In our Gospel reading, Andrew and another disciple of John the Baptist hear him point out Jesus as “the Lamb of God.” So they follow Jesus around, and Jesus turns around and asks them, “What are you looking for?” They reply, “Where are you staying?” and Jesus says, “Come, and you will see.” A lot of vocation weekends and retreats are based on the phrase, “Come and See,” and for good reason. It is an invitation.
To respond to “Come, and you will see” opens up so many implications and possibilities! And we hear about many of them in our Scripture readings for today. Let me elaborate on a few:
“What are you looking for?” – What are people looking for? What are we looking for? Happiness? Contentment? Serenity? Peace? I think many times people buy into what the world defines as happiness only to find out that it comes up short. So there are books on living lives with purpose and what it means to be successful, and there are helpful concepts and ideas in those and other books. For those who believe, all those kinds of ideas have their ultimate root in surrendering to God’s will and following Jesus in love.
“Come, and you will see.” – For me, the phrase “will see” is very important. When we respond to Jesus’ invitation, we are willing to continue to grow spiritually, to enter more and more deeply into the mystery of Jesus’ love for us. Andrew and the other disciple stayed with Jesus that afternoon (Let me put in a plug for making a retreat here).
“Speak, Lord, for your servant is listening.” – This what Eli tells the young Samuel in our first reading about how to respond when he is being called by God. If we respond to Jesus’ invitation, we need to keep listening to Him. We need to pray. Flowing out of listening to God, we are called to listen to each other. Hearing people’s stories can tear down so many stereotypes and barriers that exist between us.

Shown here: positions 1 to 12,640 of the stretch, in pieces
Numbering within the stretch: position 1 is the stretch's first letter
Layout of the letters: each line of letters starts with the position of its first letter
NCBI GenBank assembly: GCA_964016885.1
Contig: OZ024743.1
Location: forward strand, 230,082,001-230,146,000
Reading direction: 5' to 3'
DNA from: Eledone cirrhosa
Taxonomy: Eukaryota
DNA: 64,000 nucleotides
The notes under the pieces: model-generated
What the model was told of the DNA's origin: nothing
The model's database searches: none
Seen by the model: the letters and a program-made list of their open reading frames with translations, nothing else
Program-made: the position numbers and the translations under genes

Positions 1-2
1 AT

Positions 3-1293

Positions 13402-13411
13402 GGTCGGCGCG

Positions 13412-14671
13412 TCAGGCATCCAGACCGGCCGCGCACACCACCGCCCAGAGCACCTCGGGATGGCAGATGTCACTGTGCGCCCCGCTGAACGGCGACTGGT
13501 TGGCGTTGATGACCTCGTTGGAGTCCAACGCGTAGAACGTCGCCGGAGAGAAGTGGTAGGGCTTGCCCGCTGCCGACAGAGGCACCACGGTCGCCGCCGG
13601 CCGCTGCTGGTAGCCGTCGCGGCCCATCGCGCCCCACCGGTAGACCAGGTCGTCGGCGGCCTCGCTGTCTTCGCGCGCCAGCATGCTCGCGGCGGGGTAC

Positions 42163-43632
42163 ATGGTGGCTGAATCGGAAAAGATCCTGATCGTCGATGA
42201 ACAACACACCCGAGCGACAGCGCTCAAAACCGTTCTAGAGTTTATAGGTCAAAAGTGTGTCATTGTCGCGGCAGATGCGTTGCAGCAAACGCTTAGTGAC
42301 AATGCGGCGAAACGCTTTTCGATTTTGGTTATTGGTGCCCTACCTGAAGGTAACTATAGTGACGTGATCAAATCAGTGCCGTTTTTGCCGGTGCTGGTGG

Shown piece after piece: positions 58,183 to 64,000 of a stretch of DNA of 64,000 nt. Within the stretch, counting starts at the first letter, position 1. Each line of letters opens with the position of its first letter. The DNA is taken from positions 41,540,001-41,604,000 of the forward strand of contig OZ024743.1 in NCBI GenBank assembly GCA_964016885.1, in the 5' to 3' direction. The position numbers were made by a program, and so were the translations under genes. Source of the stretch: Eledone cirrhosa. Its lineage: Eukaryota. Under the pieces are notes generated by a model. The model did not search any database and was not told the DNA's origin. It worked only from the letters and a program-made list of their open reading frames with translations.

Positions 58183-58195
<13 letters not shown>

“For you have been purchased at a price. Therefore glorify God in your body.” – In our second reading, St. Paul reminds his brothers and sisters that their bodies are temples of the Holy Spirit. Often when people talk about their bodies as temples, they refer to eating healthily, getting exercise and generally taking care of themselves physically, all of which is a good thing, but I think Paul is basically saying to us to live out our faith, to have what we believe on the inside be translated into action on the outside. And sometimes we have to “fake it to make it.” As the Twelve Steps often says, “Do the actions and the feelings will follow.”
“Behold, the Lamb of God.” – This is what the Baptist says about Jesus to Andrew and another of his disciples. To call Jesus the Lamb of God is to recognize the role of the Cross in Jesus’ life, and the forgiveness of our sins. And so when we grow in our spiritual life, we are able to see Jesus “staying,” or living, not only in the people closest to us, but in the refugee, the immigrant, the poor and the working poor, the people struggling to make ends meet, those whom are discriminated against, and the victims of violence in all its forms. Some people wonder why the Church gets involved with social justice. It is because it sees Jesus in “the least of these,” and recognizes that to serve them involves working for justice as well as doing acts of charity.
“You are Simon, the son of John; you will be called Cephas (which is translated Peter).” – Andrew brings his brother Simon to meet Jesus, something we are all called to do. But this is also a reminder that when we accept Jesus’ invitation to see where he is staying and listen to what He is saying, and love as He is loving, our lives will change.
Do you want to find what you are looking for? Come to Jesus, and you will see.
Fr. Phil, CP